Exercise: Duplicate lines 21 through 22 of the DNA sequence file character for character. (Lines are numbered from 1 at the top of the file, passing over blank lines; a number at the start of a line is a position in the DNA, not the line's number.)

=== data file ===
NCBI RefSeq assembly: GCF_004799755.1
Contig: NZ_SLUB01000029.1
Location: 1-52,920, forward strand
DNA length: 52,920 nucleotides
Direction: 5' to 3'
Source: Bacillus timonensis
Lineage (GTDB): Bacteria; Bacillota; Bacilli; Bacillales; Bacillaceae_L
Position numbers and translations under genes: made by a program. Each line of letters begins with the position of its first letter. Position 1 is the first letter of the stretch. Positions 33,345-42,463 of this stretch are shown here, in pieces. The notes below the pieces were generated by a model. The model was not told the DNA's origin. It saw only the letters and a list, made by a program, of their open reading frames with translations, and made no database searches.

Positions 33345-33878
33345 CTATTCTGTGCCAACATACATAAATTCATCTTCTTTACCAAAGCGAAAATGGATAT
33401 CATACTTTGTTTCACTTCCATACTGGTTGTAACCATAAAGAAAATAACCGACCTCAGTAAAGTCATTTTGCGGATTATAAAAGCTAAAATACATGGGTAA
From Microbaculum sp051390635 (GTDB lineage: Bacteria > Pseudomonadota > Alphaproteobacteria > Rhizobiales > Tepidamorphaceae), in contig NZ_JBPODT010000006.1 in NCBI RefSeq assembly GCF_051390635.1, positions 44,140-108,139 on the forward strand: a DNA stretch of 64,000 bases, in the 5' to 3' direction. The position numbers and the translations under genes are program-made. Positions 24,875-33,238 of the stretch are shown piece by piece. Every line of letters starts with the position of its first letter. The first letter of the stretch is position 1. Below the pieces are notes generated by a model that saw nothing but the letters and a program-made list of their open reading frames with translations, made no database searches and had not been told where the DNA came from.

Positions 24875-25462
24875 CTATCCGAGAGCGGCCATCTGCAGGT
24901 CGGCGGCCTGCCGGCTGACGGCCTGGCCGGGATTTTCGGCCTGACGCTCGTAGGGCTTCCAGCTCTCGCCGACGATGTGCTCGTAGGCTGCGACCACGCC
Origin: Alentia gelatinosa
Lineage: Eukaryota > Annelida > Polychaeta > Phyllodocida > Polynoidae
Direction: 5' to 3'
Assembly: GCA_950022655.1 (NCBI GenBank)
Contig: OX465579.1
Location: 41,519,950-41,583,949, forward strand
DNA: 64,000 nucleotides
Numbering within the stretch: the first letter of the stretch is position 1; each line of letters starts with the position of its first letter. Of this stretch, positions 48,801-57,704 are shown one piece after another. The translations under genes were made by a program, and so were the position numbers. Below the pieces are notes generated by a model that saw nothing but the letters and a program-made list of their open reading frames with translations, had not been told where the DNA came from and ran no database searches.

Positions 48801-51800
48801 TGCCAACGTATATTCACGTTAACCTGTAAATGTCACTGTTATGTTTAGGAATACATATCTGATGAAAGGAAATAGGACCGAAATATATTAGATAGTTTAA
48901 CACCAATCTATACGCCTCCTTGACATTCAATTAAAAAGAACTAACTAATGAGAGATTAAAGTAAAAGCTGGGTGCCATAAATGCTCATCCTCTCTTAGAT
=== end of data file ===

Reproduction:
Location: 41,519,950-41,583,949, forward strand
DNA: 64,000 nucleotides